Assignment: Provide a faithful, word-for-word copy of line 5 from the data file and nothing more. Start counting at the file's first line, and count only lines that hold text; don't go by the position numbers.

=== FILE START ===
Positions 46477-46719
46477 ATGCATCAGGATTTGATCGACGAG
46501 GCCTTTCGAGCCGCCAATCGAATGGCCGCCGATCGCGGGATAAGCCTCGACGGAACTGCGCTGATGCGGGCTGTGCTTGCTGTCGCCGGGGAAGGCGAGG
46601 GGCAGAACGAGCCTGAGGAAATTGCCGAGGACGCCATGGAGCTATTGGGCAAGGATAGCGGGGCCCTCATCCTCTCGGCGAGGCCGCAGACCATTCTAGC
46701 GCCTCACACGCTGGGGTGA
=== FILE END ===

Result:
46701 GCCTCACACGCTGGGGTGA